Ms. Hawley, while I appreciate your thorough linking to documentation, you are making assertions that are very clearly out of your expertise. Your identification as an attorney does not imply you have a thorough understanding of water treatment plant design. The documents you’ve provided show that although the plant is to be designed to treat ~1 MGD on average, there is an identified peak hour flow rate of 8.14 MGD. Although that peak flow only occurs for an hour, the rate is nonetheless measured in MGD. The headworks are thus sized at 8.14 MGD specifically to be able to handle the hourly peak flow rate. Two headworks are incorporated into the design for redundancy (in case of maintenance or failure of the primary). I can understand how this could be confusing to someone not necessarily well versed in interpreting technical engineering documentation, but I would recommend consulting with someone with appropriate qualifications before continuing to make uninformed statements. If you continue reading past the headworks section in the Scope of Work, it becomes very clear the plant is not intended to treat anywhere near what you are claiming in these series of articles.


lookout

The attempts made here to discredit Ms. Hawley’s story by citing her lack of experience building wastewater treatment plants are not credible.


Yes, that one 8.14 mgd peak flow figure appears to have come from the City’s historical data on plant throughput, and yes, the plant has to be able to handle the highest peak flow, even if that flow does not continue for very long. That is obvious.


HOWEVER, as noted in my response to Dobbsey in regard to the earlier story, the City’s own highly-detailed WWTP monitoring reports show no such figure and, in fact, show that plant throughput has never even reached 4 mgd. Why not? Do those reports lie? No.


THE 8.14 FIGURE WAS CLEARLY INCORRECT. YET, IT SUITED THE PURPOSES OF THOSE WHO WANTED TO BUILD AN OVERSIZED PLANT. It is not at all difficult to imagine how persons with less-than-honorable purposes, bent on building the biggest plant possible, went through the historical data, knowing it contained a significant number of incorrect, greatly-exaggerated readings, and picked the highest one of those readings they could find.


How do we know the data used to justify plant size contains a lot of invalid readings? We know that from reading the City’s annual WWTP monitoring reports.


On page 2-6 of the City’s 2019 WWTP annual monitoring report, we have this:

“Historically, the most influential factor affecting flow rate was a metering inaccuracy that resulted in flow overtotalization. A STUDY CONDUCTED DURING 2002 FOUND THAT RATES REPORTED BY THE EFFLUENT FLOW METER WERE CONSISTENTLY OVERESTIMATED BY AS MUCH AS 25%.”


“During 2002, overtotalization was largely eliminated after a more accurate influent flow meter was commissioned … HOWEVER, ON OCCASION, THE NEW METER ALSO OVERTOTALIZES FLOW, FOR EXAMPLE, WHEN THE INFLUENT FLUME BECOMES TEMPORARILY SURCHARGED AFTER WATER BACKS UP INTO THE INFLUENT CHANNEL BEHIND THE PLANT HEADWORKS”


On page 4-3, we find this: “ON RARE OCCASIONS, HOWEVER, THE INFLUENT FLOW METER ALSO REPORTS ERRONEOUSLY HIGH VALUES … ON THOSE OCCASIONS, THE ORIGINAL, POTENTIALLY INEXACT DAILY FLOW FROM THE INFLUENT METER IS STILL REPORTED IN THE CIWQS1 DATABASE FOR COMPLIANCE-EVALUATION PURPOSES. However, when plant personnel suspect, or have direct knowledge that the influent flow reading is inaccurate or compromised, they provide a narrative about the event in the monthly monitoring form, and include an estimate of the actual flow along with the computational rationale for the estimate. Often, this corrected value is based on effluent flow readings adjusted downward to account for that meter’s overtotalization.”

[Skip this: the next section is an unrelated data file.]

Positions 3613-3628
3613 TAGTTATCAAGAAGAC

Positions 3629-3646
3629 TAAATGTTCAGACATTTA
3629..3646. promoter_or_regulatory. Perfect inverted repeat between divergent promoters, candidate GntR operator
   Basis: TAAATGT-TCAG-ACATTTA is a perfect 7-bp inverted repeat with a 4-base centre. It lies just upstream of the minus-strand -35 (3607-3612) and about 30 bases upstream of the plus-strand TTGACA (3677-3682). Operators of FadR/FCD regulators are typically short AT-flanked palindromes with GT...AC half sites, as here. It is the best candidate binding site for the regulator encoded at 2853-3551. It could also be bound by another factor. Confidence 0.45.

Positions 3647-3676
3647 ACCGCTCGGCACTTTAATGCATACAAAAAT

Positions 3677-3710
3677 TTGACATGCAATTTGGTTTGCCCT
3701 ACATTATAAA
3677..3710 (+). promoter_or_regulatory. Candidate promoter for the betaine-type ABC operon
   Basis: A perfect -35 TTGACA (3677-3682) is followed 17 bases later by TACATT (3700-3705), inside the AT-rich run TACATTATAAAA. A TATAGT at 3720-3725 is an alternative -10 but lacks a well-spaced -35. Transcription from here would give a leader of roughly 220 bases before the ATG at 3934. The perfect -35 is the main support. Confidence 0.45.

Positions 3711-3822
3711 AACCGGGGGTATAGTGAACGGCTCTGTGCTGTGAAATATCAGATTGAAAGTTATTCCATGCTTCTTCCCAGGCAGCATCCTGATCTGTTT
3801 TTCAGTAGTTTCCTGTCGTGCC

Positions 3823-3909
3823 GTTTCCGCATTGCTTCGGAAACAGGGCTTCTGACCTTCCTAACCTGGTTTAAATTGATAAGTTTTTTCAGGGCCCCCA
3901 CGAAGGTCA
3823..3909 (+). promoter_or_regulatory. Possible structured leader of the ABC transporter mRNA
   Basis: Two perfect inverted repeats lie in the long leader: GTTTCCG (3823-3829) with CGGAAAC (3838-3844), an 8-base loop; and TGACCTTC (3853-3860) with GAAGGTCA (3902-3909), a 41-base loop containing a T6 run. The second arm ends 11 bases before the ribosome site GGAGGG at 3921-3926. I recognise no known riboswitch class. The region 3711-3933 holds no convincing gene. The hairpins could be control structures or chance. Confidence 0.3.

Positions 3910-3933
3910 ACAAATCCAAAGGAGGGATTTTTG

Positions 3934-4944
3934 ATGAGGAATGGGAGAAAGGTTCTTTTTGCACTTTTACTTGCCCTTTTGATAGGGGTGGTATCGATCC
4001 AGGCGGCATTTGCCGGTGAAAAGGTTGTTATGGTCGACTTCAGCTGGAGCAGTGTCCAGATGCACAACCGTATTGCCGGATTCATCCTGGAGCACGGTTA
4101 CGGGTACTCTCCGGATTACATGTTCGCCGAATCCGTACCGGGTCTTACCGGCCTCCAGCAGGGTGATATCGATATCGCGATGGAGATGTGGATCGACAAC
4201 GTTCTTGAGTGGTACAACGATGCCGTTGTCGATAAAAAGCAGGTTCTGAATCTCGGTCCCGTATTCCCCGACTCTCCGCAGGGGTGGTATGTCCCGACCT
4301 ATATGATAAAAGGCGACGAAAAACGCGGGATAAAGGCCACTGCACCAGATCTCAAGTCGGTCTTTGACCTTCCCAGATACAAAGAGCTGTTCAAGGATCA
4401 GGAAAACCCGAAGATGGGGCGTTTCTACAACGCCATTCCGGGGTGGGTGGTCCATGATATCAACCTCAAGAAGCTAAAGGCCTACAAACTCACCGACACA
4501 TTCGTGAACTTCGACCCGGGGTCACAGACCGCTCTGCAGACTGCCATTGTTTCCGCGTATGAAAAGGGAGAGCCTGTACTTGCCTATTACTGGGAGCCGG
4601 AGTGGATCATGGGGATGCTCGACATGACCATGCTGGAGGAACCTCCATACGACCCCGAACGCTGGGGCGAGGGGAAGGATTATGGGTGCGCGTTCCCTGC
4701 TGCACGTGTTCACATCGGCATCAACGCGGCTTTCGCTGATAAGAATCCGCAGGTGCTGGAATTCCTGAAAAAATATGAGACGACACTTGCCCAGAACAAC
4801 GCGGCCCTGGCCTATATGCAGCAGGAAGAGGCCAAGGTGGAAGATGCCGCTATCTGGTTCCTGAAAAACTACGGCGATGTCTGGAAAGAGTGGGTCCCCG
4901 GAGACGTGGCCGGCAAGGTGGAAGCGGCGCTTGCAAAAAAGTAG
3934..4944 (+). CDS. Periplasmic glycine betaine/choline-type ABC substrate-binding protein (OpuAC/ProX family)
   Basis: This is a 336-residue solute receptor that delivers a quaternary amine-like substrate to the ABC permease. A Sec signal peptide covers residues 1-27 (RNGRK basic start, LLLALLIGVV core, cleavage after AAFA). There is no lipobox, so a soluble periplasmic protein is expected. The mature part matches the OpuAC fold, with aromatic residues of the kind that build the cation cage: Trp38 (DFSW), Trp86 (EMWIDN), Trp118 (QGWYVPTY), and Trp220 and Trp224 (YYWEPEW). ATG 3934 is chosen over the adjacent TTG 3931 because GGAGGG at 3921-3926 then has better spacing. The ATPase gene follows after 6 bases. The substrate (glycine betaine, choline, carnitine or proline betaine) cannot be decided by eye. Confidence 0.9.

So, the City’s historical throughput data contains quite a few readings that are incorrect and far higher than the actual flows. THAT is why we do not see a ridiculously-high number like 8.14 in any of the annual monitoring reports. It would have been corrected for that reporting purpose. However, the original, uncorrected data was obviously useful to those who wanted an excuse to build an enormous plant for their own purposes.


All that is bad enough, but now add on the fact that that the historical flow data includes flows from Cayucos. Cayucos won’t be using the new plant, yet there was clearly no downsizing to compensate for that.


805thirdeye

Why isn’t the Office of the SLO District Attorney investigating in order to file a complaint in this matter?


George Garrigues

An interesting claim, but it is missing a key element: WHY was the “lie” being told? I mean, follow the money. WHO got what out of this deal? If the council members are basically as wealthy or as poor now as they were before they OK’d it, why on earth would they lay out such prevarications as this writer claims they have done? Motive is important.


panthro

Cynthia Hawley seems to not understand the difference between a flow rate (mgd) and capacity (the 16.28 million gallons). The .97 mgd figure they keep throwing out is average influent flow, that is, the average rate at which sewage flows into the plant at any given time. In fact, the same Table 3-1 they linked to lists a peak rate of 8.14 mgd.


This opinion piece is analogous to saying the Toyota bait-and-switched you on a Camry when they said it gets 42mpg but only has a 12 gallon gas tank. The .97 mgd figure is a rate (like mpg) and the 16.28 million gallons is a capacity.


There may be reasons to be upset about the Morro Bay City Councils actions, but this is certainly not one of them. This is just someone that can’t read a chart.


lookout

She understands. The problem is that the 8.14 figure is bogus. See my response to Advocato, above.


Rambunctious

All I can say is it better not smell when the winds turn off shore…